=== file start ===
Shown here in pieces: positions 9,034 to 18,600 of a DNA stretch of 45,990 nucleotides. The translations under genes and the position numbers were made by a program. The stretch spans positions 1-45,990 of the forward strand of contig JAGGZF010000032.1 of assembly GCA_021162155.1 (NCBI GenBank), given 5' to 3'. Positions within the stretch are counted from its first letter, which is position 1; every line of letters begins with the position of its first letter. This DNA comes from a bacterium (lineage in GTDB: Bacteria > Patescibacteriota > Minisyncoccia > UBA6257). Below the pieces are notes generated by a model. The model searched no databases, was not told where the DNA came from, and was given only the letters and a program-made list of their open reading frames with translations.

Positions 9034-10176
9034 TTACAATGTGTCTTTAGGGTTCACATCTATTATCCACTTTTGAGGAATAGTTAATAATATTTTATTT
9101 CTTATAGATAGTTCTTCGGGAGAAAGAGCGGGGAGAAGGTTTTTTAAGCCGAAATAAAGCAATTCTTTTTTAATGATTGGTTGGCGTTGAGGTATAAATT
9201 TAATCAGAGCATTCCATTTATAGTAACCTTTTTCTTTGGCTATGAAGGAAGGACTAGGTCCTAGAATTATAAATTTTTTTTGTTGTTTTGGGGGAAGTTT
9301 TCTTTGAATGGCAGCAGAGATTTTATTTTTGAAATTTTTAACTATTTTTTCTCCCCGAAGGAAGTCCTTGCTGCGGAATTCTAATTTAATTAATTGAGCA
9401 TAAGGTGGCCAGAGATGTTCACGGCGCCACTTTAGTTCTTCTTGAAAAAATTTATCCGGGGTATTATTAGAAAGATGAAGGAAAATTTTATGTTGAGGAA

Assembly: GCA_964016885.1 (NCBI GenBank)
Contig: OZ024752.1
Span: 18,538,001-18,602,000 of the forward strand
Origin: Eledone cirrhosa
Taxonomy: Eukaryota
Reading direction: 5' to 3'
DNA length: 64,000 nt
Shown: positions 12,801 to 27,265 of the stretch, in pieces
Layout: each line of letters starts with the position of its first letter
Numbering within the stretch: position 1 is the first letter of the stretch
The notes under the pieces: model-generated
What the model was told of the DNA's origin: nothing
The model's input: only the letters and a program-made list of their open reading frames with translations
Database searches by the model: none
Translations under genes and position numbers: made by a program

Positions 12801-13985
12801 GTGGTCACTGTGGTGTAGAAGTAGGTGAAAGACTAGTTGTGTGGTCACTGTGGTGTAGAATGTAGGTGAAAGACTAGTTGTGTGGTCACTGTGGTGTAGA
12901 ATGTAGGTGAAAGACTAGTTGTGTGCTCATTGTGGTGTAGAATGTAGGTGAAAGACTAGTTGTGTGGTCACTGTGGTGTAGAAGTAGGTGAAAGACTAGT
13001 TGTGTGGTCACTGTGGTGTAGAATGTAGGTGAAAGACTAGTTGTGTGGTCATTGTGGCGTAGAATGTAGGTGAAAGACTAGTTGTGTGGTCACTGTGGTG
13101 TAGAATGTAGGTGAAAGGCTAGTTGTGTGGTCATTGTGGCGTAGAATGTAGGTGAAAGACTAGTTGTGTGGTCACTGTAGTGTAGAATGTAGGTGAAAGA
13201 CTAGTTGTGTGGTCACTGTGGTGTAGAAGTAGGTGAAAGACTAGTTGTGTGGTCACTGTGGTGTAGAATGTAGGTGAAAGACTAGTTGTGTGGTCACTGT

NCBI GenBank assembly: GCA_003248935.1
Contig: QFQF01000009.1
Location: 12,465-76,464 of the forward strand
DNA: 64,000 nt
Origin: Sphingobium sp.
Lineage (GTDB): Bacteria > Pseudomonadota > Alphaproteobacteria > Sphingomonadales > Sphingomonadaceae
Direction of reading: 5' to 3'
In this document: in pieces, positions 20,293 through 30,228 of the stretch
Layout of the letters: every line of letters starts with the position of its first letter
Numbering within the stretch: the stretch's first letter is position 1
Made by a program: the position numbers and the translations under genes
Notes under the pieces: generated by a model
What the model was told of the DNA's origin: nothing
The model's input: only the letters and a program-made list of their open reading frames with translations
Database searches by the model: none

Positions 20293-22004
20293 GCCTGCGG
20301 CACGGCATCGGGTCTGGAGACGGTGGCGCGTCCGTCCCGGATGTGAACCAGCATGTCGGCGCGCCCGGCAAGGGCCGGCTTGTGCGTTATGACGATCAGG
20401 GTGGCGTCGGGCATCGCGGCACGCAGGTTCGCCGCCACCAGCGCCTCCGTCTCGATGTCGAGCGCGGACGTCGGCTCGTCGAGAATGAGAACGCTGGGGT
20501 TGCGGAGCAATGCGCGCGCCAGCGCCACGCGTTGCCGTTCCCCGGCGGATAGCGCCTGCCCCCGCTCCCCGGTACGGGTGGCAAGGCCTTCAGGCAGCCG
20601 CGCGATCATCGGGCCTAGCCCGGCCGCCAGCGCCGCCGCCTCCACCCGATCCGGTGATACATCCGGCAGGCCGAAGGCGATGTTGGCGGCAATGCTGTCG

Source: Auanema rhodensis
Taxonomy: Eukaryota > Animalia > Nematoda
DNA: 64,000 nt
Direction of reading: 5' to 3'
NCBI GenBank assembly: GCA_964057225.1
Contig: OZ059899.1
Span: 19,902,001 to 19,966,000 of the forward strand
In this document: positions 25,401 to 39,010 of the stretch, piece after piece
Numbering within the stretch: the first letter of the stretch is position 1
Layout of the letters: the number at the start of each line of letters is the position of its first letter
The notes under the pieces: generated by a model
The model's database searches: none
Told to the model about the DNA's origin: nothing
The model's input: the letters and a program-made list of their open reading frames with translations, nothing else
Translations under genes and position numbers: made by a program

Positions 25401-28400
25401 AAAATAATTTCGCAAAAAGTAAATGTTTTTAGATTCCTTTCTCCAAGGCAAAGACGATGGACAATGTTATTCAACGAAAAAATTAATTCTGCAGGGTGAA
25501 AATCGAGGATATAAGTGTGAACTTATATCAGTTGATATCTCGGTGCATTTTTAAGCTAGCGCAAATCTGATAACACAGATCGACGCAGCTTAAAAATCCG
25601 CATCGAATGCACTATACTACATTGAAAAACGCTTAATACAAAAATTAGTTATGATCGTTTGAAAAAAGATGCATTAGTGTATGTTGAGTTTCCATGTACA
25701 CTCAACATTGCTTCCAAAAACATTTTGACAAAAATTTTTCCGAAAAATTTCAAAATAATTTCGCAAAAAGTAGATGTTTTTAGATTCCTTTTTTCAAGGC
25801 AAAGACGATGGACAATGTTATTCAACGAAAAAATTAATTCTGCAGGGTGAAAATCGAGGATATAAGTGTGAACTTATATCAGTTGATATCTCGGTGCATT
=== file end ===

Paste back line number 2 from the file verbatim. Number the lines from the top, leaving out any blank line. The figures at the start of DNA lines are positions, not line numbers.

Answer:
Positions 9034-10176